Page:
“A miracle,” says one, “would strengthen my faith.” He says so when he does not see one. Reasons seen from afar seem to limit our view, but as we reach them we begin to see beyond. Nothing stops the activity of our spirit. There is no rule, we say, which has not its exception, no truth so general, but that there is a side on which it is lacking. If it be not absolutely universal, we have a pretext for applying the exception to the matter in hand, and for saying: This is not always true, hence there are cases in which it is not so. It only remains to show that this is one of them. And we must be very awkward or unlucky if we do not find one some day.
Infinite wisdom and wisdom of Religion.
Contradiction is a bad mark of truth.
Much that is certain is contradicted.
Much that is false passes without contradiction.
Contradiction is not a mark of falsehood, nor the want of contradiction a mark of truth.
There is a pleasure in being in a vessel beaten about by a storm, provided we are certain it will not founder. The persecutions which try the Church are of this kind.
The history of the Church should rightly be called the history of truth.
Those who find difficulties of belief seek an excuse in the unbelief of the Jews. “If it was so clear,” say they, “why did not the Jews believe?” And they almost wish the Jews had believed, that they might not be deterred by the example of their refusal. But their very unbelief is the foundation of our faith. We should be much less disposed to believe if they were on our side. We should then have a far more ample pretext. This is the wonderful point, to have made the Jews great lovers of the things foretold, and great enemies of their accomplishment.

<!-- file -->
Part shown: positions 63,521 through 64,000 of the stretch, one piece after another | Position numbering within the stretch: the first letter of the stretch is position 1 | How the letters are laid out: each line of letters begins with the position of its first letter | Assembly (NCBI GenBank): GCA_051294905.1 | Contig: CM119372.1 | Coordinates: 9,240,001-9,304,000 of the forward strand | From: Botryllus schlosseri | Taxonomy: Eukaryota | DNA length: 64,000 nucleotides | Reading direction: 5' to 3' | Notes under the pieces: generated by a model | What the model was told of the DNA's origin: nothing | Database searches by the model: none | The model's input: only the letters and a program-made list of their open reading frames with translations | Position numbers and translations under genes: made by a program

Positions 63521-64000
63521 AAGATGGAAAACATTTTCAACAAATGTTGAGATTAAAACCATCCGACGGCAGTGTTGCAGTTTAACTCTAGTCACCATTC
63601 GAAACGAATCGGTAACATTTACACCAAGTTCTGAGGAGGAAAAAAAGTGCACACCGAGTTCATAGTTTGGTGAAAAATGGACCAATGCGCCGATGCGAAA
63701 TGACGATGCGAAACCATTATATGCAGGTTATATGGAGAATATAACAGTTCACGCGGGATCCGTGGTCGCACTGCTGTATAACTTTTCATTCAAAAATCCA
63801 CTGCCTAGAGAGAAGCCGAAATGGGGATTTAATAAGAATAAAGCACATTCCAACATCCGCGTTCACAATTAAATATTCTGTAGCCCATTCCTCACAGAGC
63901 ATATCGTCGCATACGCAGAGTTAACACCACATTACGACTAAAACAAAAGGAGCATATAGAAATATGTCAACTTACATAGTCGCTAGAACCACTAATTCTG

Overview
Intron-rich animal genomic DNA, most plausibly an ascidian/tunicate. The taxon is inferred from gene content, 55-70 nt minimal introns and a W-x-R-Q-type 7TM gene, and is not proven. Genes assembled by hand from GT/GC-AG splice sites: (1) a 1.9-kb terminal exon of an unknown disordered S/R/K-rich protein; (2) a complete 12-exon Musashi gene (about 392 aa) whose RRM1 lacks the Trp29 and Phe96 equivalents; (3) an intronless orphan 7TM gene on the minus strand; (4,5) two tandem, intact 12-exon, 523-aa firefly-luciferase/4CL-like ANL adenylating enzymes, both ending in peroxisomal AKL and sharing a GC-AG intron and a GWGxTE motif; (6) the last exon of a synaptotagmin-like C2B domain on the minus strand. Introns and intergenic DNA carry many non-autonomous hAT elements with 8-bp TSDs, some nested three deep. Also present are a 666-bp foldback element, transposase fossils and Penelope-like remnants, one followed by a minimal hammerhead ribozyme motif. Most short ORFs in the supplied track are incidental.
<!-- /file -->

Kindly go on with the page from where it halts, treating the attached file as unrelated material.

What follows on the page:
What could the Jews, his enemies, do? Receiving him they give proof of him by that reception, for then the Messiah is acknowledged by those to whom was committed the expectation of his coming; rejecting him they prove his truth by that rejection.
On the fact that the Christian Religion does not stand alone.—This is so far from being a reason against believing it the true one that, on the contrary, it proves it to be so.
Those who love not the truth take as a pretext that it is contested, and that a multitude deny it; and thus their error comes from this alone, that they love neither truth nor charity. So they are without excuse.
The wicked who profess to follow reason, ought to be extremely strong in reason.
What then do they say?
Do we not see, say they, beasts live and die like men, and Turks like Christians? They have their ceremonies, their prophets, their doctors, their saints, their religious, as well as we, etc. But how is this contrary to the Scripture? Does it not say all this?
If you care but little to know the truth, here is enough for your peace, but if you desire to know it with your whole heart, this is not enough, look to the details. This would suffice for a question in philosophy, but not here, where your all is concerned. And yet, after a slight meditation of this kind, we shall go off to amuse ourselves, etc. We should acquaint ourselves with this religion; even if it does not disclose the reason for such obscurity, it will perhaps teach it to us.
If God had permitted one only Religion, it would have been too easily recognised. But when we look at it near we can easily see the true through the confusion.
[P. 208, l. 23.]Excæca. Is. vi. 10.
[P. 209, l. 27.]nisi efficiamini. Matt. xviii. 3.